1. The 1:1 Meeting →

    In the wake of the world’s recent condition, there’s been a lot of talk about remote work. My last role was as a remote team leader who regularly engaged with 13 employees across a handful of time zones. Aside from the numerous messaging and conferencing tools available, the single-handed most valuable tool that I used to stay engaged with the team were our 1:1 meetings (read “one to one”, or “one on one”).

    Each week, I met with each team member for 30 minutes. We talked about project priorities, task challenges, caught up on our personal lives, and periodically checked in on their career trajectories. The 1:1’s helped me build and maintain great relationships with our team, and allowed us to minimize interruptions during the week while each of us were “in the zone” on our projects. I could go on about the benefits, but I think you can already see the value behind this tool.

    If you’re considering running 1:1’s in your new role as remote team leader, I recommend getting started with this guide from Michael Lopp: The Update, The Vent, and The Disaster

    (Hint: If you schedule your 1:1’s in blocks, you can still have big blocks of time for other tasks associated with your role.)

  2. Missing Hikers Rescued in Adirondacks High Peaks →

    This is an intense story of two hikers who were rescued yesterday in the Adirondacks after being forced to spend two nights in harsh Winter weather.

    After making their summit of Algonquin Peak, a heavy fog settled in just after they reached the top causing them to lose the trail leading down the mountain. A recount of their story noted the fog was so thick that they accidentally fell off a rock edge into a massive pile of snow:

    Their friends later determined the fall, which brought them down the opposite side of the summit from the side they climbed up, to be about 100 feet.

    The man was resourceful, and did what he could to keep him and his friend warm, a reminder that every piece of gear is worth its weight in gold in a survival situation:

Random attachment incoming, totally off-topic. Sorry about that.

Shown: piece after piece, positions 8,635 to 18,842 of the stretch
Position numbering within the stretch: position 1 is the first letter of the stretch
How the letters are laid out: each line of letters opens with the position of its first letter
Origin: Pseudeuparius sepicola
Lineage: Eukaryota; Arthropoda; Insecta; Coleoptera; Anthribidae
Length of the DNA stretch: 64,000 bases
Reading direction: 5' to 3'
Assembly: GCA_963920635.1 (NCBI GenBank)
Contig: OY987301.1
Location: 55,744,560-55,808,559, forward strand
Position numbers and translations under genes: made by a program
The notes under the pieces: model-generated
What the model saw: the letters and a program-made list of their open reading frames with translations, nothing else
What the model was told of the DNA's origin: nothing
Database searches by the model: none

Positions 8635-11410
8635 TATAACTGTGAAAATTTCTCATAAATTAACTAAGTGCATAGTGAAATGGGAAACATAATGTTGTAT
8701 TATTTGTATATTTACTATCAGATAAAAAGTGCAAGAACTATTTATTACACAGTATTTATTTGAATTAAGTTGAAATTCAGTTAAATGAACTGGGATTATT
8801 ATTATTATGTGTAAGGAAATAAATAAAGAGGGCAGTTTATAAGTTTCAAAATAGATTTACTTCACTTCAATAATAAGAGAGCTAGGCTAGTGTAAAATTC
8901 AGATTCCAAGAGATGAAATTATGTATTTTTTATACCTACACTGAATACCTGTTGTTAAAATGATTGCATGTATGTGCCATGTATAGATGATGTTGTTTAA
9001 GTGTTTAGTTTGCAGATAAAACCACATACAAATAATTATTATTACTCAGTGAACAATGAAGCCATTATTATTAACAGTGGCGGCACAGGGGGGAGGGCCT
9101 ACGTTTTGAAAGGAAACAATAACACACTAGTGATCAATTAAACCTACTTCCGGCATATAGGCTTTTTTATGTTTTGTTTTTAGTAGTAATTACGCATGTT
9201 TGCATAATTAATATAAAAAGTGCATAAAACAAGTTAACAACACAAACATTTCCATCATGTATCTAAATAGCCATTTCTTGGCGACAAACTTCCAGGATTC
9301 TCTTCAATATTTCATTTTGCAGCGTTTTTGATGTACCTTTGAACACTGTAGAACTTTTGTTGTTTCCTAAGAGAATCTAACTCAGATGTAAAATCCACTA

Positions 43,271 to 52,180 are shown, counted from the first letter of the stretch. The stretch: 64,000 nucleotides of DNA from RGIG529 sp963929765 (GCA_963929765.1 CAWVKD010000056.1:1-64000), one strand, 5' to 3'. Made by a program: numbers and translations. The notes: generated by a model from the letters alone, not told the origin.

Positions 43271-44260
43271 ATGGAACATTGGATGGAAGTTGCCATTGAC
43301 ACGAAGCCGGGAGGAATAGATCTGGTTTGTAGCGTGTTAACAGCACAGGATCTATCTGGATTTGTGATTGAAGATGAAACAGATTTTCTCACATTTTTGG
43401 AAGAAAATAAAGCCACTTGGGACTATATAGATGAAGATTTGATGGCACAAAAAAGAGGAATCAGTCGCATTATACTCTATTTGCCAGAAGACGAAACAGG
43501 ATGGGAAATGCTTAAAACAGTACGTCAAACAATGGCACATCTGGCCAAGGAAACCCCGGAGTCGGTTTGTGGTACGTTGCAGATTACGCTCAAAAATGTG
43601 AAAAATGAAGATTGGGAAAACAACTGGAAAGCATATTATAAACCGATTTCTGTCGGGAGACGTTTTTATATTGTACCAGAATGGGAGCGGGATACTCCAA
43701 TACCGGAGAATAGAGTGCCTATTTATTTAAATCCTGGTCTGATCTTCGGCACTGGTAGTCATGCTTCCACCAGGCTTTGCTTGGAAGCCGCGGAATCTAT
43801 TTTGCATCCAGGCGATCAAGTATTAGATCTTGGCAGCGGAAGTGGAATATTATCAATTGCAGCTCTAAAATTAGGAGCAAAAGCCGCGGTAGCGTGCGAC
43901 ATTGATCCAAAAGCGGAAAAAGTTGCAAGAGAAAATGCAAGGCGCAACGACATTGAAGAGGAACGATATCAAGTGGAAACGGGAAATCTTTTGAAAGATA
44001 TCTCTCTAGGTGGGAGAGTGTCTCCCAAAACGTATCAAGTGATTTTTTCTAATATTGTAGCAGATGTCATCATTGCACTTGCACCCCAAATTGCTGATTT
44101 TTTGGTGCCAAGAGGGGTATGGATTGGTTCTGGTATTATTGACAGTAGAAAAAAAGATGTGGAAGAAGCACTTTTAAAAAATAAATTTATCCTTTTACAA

On the first night, when she lost feeling in her toes, he dumped everything out of his backpack and wrapped it around her legs, zipping it up around her. After about 20 minutes, she could feel her toes again.

    I love hiking in this area, but there are sections of trail that can be treacherous in the normal hiking season if you aren’t being careful or properly equipped. And so, Winter peakbaggers have always seemed like strange breed of people to me.

    I am glad to hear they survived, and am in disbelief they came away with all of their fingers and toes. These folks were very lucky.

  3. 2017 Jeep Wrangler Pickup →

    Rumored in 2015, it now looks like the Jeep Wrangler pickup truck is really happening. I am looking forward to this one, and can’t wait to see what kind of tops they will offer for it. I am hoping for an option to access the bed from the cab.

  4. Pan-American Adventures →

    The Pan-American Adventures website is documenting a trip where some adventurers are using a four-door Jeep Wrangler to travel from Wisconsin, to Alaska, to the tip of South America, and back home.

    I was intrigued to see how they were using the space inside the Jeep in conjunction with the awesome tent pop-top from Ursa Minor Vehicles. To my surprise there are three people camping on the Jeep on the trip! Their logistics post explains it all.

  5. The Political Compass →

    Every four years or so, usually during presidential primary season, I visit the Political Compass website. After a short survey, the website uses your stance on various issues to mark where you stand on graph measuring economic and social beliefs. It also shows where you stand relative to various historical persons.